He wished his hands would stop shaking. He felt hot and damp in his coat despite a bitter cold wind whistling through the archway. His manservant held a taper closer to cast light on his pockets whilst he rummaged for a snuffbox. Two pinches of the mixture and in a short while the shaking would cease and he would feel calmer, better able to think what to do next. But what could he do? What was he to do? Never mind Antonia was beautiful and young; there were many such girls at court. Why couldn’t his father find another diversion to occupy his time? But the Vicomte knew the answer. Antonia’s great beauty was equalled by a strong will and a naïve exuberance for life. And she was a virgin—a rare commodity in a place like Versailles. Strong attractions indeed for such a jaded roué as his father. And his was not the only jaundiced eye that had been cast in Antonia’s direction, thought d’Ambert with a growing depression.
Antonia touched his arm. “So you will take me to Paris?”
“You know why I cannot. My father has threatened a lettre de cachet.”
“That I will not believe. He is your father, not your jailer. Why should he do such a thing? You are his only son. It is unbelievable.”
“Would I lie to you?” he demanded.
Antonia looked at him frankly, clear green eyes searching his damp face, and shook her head. “No. You would not lie to me, Étienne. He is quite abominable to threaten such a thing. Would it mean the Bastille?”
“Or any other fortress so named in the warrant. The stinking subterranean dungeons of Castle Bicêtre, if it suited his purpose. There everything is complete darkness. A living death! And at the King’s pleasure. I could not endure it.”
“He would never send you there,” Antonia said with confidence, though the thought of such places of torture made her inwardly shudder.
“Salvan will stop at nothing until he has what he wants,” said the Vicomte discouragingly. “He wants you and he says I must marry you. Mayhap—”
Antonia blinked. “But I do not want to marry you at all.”
“You could do worse than marry into my family!” Étienne flared up.
Antonia chuckled. “Oh, do not look so offended. When you pull that face you remind me of the Archbishop of Paris.”
He blushed and smiled. “I am sorry. It is just—If it were not for my father’s schemes, perhaps you would consider?”
“No,” she stated. “I do not love you, Étienne. I am sorry. When I marry it will be for love. My father and mother married for love and I will not settle for less.”
The Vicomte bowed mockingly.
“M’sieur d’Ambert thanks mademoiselle for her frankness. Mademoiselle has a most novel approach to marriage. Perhaps it is my person which offends? I am not tall enough? Too young? Do you prefer brown eyes to blue? Or does mademoiselle look higher? My name and lineage are impeccable, but I will only inherit the title of comte. Perhaps it is a tabouret you crave? Yes! It is a duke you want! Eh?”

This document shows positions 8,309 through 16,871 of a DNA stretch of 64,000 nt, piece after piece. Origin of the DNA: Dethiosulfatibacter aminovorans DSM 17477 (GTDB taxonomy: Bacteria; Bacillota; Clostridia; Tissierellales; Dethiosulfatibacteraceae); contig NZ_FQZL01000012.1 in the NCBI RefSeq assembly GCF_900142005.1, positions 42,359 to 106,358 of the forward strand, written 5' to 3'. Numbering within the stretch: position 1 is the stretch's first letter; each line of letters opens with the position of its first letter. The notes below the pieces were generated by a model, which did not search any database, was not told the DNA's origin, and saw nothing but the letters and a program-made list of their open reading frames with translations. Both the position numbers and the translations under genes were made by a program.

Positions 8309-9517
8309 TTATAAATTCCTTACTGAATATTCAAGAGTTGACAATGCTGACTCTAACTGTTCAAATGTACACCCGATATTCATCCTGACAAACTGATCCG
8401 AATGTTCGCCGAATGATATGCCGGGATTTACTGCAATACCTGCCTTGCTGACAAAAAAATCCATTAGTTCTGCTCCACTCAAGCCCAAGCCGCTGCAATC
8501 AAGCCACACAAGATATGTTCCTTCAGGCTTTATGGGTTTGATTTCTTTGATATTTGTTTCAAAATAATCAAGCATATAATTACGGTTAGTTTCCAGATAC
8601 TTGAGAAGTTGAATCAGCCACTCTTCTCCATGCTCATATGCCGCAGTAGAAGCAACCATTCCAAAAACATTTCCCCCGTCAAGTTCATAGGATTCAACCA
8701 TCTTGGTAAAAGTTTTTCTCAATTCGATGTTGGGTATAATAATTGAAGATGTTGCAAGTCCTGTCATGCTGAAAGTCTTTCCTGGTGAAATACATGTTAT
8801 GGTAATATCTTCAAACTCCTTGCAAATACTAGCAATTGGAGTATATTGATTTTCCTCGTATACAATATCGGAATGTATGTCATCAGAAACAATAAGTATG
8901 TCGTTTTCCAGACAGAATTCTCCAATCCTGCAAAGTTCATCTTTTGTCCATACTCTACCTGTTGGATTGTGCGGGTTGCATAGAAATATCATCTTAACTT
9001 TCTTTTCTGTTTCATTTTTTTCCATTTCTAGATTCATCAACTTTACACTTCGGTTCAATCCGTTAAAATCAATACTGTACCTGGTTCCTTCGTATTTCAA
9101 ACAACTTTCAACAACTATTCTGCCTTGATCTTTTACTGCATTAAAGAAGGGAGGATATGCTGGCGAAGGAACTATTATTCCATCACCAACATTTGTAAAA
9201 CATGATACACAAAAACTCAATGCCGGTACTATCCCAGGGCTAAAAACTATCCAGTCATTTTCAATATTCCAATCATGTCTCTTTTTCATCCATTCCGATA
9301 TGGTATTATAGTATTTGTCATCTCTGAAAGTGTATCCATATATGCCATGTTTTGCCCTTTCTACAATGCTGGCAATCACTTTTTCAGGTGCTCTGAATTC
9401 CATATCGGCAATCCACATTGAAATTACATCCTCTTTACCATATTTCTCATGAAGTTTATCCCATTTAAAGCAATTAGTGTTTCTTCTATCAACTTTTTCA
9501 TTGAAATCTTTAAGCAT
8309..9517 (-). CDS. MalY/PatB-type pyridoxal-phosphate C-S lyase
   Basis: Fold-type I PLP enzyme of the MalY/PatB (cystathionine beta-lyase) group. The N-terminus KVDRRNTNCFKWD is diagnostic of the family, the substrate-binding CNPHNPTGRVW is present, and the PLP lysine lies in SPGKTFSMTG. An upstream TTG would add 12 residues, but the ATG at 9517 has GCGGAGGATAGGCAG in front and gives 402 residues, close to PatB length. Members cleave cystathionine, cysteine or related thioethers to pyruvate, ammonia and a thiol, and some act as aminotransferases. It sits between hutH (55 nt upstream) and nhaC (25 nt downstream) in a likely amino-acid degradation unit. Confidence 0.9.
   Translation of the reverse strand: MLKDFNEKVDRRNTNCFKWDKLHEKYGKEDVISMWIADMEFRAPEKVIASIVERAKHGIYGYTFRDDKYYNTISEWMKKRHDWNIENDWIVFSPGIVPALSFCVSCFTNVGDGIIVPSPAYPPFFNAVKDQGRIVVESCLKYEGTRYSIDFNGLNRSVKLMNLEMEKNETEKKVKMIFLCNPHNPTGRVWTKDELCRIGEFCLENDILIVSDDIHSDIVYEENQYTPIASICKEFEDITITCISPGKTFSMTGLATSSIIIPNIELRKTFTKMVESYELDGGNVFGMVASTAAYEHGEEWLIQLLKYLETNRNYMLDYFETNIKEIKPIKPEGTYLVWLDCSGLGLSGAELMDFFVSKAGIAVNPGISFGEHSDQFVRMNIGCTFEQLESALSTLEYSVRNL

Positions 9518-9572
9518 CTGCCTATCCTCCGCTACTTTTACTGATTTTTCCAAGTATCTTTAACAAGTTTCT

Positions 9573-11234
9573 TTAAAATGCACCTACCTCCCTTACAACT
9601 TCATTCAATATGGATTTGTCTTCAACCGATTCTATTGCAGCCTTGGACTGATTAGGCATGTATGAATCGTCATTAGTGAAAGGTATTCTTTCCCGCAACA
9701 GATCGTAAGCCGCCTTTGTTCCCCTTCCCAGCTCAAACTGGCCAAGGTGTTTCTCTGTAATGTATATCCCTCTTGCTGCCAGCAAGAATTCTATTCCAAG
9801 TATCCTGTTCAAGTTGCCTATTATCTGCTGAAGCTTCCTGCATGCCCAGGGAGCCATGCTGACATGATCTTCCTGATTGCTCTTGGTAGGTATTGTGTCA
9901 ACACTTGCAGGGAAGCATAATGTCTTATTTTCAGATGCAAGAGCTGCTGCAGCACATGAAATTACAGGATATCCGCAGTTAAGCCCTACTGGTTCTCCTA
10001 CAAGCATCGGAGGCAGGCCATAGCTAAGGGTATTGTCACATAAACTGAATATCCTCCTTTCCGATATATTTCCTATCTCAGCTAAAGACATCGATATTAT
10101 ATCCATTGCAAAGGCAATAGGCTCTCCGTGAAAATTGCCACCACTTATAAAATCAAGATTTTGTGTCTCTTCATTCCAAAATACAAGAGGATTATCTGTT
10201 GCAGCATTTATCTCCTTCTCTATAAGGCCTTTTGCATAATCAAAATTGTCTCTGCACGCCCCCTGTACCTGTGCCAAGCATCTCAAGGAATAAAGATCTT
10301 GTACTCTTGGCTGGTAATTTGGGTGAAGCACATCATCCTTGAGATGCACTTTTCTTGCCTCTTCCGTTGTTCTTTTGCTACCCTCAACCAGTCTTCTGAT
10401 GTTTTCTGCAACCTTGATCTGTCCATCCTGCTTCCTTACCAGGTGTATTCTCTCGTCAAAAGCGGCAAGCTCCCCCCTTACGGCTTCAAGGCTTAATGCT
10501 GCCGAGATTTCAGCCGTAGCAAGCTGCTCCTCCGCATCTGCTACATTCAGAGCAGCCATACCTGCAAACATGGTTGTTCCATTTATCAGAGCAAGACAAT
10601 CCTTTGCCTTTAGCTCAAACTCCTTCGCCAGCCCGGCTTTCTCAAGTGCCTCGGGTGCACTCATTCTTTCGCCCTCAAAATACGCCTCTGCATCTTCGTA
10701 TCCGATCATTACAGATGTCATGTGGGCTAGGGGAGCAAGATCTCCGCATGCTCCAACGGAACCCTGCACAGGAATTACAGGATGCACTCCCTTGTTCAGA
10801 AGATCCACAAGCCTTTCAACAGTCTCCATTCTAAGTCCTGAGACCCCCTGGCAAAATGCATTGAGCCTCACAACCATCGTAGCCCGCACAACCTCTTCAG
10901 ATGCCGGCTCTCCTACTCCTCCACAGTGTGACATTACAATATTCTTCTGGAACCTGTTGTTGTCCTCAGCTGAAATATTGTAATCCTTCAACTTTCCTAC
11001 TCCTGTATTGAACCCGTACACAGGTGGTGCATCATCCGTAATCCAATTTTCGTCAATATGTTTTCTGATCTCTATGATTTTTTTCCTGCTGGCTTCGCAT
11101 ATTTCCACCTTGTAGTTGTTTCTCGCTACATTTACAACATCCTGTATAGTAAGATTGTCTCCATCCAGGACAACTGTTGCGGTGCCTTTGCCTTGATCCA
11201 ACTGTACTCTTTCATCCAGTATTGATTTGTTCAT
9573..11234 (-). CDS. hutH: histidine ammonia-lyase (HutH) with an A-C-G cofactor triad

“Now you are being childish,” said Antonia without heat. “It is when you are like this I dislike you.” She went to walk off but he blocked her exit. “Let me pass, Étienne. It is late and Maria she will scold me if I do not return before she goes to mass.”
“Childish, am I?” he demanded and caught at her arm under the cloak. “You, who go at the beck and call of a whore—”
“Maria is no such thing!”
“No? She is your grandfather’s mistress?”
“She loves him, Étienne.”
“You are a child. A whore is a whore. Maria Casparti is a whore! A Venetian whore.”
“Let me go! You are hurting me!”
“Perhaps little Antonia has a particular nobleman in mind?” taunted the Vicomte with a sneering smile, twisting her arm. “Is that why she so easily dismisses me? Let me think who might take your fancy…”
“You do not even care for me,” said Antonia in exasperation. “Only three weeks ago you were ears-over-toes in love with Pauline Alexandre de Rohan. She is a very beautiful and accomplished girl, and I know if you had pursued her, your father could not have objected to such a match. She cared for you too—”
“Perhaps mademoiselle prefers men to boys? Is it my age you cavil at?” goaded the Vicomte. “Someone of my English cousin’s vintage and reputation intrigues you, does he not? Once you asked many questions about him and I know you sneak off to watch him fence cork-tipped in the Princes’ courtyard. I have had you followed. My English cousin is very good with his sword. He has one of the best wrists in France. He has also slept in every woman’s bed in this palace!”
“What of that? So have three-quarters of the gentlemen at court!”
“I am not of that number,” stated the Vicomte haughtily.
Antonia smiled up at him. “Foolish Étienne. That is what I most admired in you from the first. Now please let me go. I am certain you have bruised my wrist.”
He gave an embarrassed laugh and squeezed her wrist before releasing her.
“My temper it is very bad,” he said with a shrug. “Do not anger me and I will not hurt you, foolish Antonia. If you have a bruise I am sorry for it. Mayhap tomorrow we will hear from Saint-Germain. Unlike you, I do not despair of good news—What is it?”
Antonia had heard the echo of high heels across the deserted courtyard and had seen the Vicomte’s manservant give a start. She scooped up the cloak which had fallen from her shoulders at d’Ambert’s rough treatment and hastily threw it over her gown, not caring that the mud and grime of the cobbles splashed her petticoats.
“Listen, Étienne,” she whispered. “If we are caught—”
“Too late,” he answered, and stepped into the pale orange light.